Town officials hail concessions in nurses' new contract
Updated 12:18 pm, Monday, September 10, 2012
A new contract with Fairfield's public health nurses gives them a 6.25 percent increase over the four-year pact, but no longer covers new nurses in the town pension plan, increases their insurance co-pays and premium contributions, and gives the town more flexibility in making assignments.
The Board of Selectmen got an overview of the contract, which covers 35 nurses, at its meeting last Wednesday. The agreement also must be approved by the Representative Town Meeting.
"It's not dissimilar to what I reported on the dispatchers' contract," labor lawyer Patrick McHale said. "It is analogous and in most ways identical to the changes negotiated" recently for the employees of the town's Emergency Communications Center.
The nurses, represented by the American Federation of Teachers, have not had a contract or a raise since June 30, 2010.
McHale said there is no retroactive pay raises in the new agreement. Instead, with the RTM's ratification, the nurses would receive a 4 percent raise. Under the pact, they would receive another 2.25 percent increase on July 1, 2013.
Currently, the nurses pay a flat $31 per week toward health insurance premiums, whether the coverage is for a single, couple or family. That would change under the new pact, with the employees paying 12 percent of the premium cost, depending on the level of benefits they receive.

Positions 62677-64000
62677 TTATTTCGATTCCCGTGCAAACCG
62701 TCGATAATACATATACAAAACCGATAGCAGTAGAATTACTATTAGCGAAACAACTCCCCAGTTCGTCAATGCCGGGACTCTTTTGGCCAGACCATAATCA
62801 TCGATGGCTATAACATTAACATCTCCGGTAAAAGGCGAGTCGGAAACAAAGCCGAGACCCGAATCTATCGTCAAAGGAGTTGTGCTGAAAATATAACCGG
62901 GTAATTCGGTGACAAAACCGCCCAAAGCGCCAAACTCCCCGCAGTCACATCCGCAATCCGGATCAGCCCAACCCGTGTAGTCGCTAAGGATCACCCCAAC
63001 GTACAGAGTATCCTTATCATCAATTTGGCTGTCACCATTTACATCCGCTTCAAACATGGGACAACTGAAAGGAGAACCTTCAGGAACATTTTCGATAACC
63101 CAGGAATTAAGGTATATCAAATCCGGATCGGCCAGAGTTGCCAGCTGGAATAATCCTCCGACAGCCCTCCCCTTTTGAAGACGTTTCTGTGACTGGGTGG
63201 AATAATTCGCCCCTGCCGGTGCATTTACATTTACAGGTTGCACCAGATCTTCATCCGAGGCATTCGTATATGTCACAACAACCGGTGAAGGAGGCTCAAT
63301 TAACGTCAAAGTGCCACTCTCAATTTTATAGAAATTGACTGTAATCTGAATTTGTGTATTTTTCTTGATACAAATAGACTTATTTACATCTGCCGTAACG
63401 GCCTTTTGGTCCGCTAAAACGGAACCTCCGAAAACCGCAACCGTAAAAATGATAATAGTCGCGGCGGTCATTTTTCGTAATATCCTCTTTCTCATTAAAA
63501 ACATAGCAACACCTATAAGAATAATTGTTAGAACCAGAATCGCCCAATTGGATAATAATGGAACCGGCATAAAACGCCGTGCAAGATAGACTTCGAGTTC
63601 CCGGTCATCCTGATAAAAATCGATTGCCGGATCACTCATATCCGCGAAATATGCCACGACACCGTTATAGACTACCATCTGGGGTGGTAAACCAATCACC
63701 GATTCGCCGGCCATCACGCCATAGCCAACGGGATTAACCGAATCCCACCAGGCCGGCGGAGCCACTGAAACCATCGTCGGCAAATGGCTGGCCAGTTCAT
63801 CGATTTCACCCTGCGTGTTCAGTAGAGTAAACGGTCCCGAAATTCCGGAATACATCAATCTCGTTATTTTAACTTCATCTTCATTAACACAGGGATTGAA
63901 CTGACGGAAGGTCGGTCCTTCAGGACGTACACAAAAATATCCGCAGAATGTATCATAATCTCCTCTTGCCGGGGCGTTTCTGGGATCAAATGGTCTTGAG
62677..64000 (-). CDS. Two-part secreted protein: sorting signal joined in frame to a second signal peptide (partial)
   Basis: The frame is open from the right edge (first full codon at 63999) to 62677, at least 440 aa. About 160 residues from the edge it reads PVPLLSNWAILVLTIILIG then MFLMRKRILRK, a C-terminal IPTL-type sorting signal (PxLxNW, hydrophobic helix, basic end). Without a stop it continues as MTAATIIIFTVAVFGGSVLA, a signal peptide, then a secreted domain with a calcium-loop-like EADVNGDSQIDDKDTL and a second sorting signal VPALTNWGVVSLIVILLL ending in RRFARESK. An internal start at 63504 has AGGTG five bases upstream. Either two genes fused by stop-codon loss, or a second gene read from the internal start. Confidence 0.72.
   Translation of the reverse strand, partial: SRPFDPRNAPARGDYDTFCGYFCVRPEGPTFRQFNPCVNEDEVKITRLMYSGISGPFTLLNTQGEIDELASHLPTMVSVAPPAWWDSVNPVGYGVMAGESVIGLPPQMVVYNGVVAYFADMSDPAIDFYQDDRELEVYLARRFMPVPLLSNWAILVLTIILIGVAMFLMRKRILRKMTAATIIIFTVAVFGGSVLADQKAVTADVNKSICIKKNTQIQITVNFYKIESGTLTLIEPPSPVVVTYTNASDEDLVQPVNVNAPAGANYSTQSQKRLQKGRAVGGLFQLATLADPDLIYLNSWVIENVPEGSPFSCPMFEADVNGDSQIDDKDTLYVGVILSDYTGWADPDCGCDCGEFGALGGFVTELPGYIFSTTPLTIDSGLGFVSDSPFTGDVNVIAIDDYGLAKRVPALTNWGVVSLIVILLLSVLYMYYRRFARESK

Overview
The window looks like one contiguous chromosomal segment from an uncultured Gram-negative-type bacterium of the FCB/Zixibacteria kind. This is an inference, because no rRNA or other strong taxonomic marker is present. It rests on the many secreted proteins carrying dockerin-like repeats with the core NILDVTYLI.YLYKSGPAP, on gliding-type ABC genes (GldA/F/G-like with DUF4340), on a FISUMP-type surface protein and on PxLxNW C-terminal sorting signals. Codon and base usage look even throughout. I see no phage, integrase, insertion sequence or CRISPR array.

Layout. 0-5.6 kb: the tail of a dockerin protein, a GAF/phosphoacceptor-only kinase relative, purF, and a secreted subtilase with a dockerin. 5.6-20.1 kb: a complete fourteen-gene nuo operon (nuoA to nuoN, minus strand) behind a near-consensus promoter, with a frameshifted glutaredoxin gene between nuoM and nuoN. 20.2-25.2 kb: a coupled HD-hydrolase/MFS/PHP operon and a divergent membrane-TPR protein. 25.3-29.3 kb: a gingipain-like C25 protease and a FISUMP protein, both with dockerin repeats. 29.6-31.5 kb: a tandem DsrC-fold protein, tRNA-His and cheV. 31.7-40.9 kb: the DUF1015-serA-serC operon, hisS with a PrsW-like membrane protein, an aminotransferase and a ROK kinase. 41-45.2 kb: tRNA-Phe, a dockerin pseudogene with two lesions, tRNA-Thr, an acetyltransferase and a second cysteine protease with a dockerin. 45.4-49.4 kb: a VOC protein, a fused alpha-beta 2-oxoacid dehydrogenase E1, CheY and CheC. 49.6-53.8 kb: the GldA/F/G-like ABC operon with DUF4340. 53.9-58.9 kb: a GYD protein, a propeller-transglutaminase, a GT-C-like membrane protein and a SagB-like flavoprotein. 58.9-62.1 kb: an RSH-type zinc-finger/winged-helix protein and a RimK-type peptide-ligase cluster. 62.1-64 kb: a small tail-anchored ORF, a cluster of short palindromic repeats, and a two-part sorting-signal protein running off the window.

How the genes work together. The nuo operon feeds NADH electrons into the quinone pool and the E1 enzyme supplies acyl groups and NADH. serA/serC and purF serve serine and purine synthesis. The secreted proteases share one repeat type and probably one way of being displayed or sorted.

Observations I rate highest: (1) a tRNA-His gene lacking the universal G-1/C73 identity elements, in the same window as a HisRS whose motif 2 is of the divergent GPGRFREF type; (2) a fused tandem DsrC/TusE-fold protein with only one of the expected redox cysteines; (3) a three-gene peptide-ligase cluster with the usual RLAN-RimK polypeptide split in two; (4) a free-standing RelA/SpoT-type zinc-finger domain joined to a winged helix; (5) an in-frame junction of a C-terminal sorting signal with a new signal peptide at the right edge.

"That's a significant increase they've agreed to for those with two-person or family coverage," McHale said.
Also, newly hired nurses in the future will get retirement coverage through a 401a defined-contribution plan rather than be covered by the town's traditional pension plan as in the past.
McHale praised the union members for their cooperation, who said they recognized "the financial realities we're dealing with. We're hoping the other unions we have remaining will follow suit."
He said the new agreement also gives the town more flexibility to assign nurses based on their education, skills and experience, rather than simply seniority.
Paid sick days were also reduced, depending on years of service.
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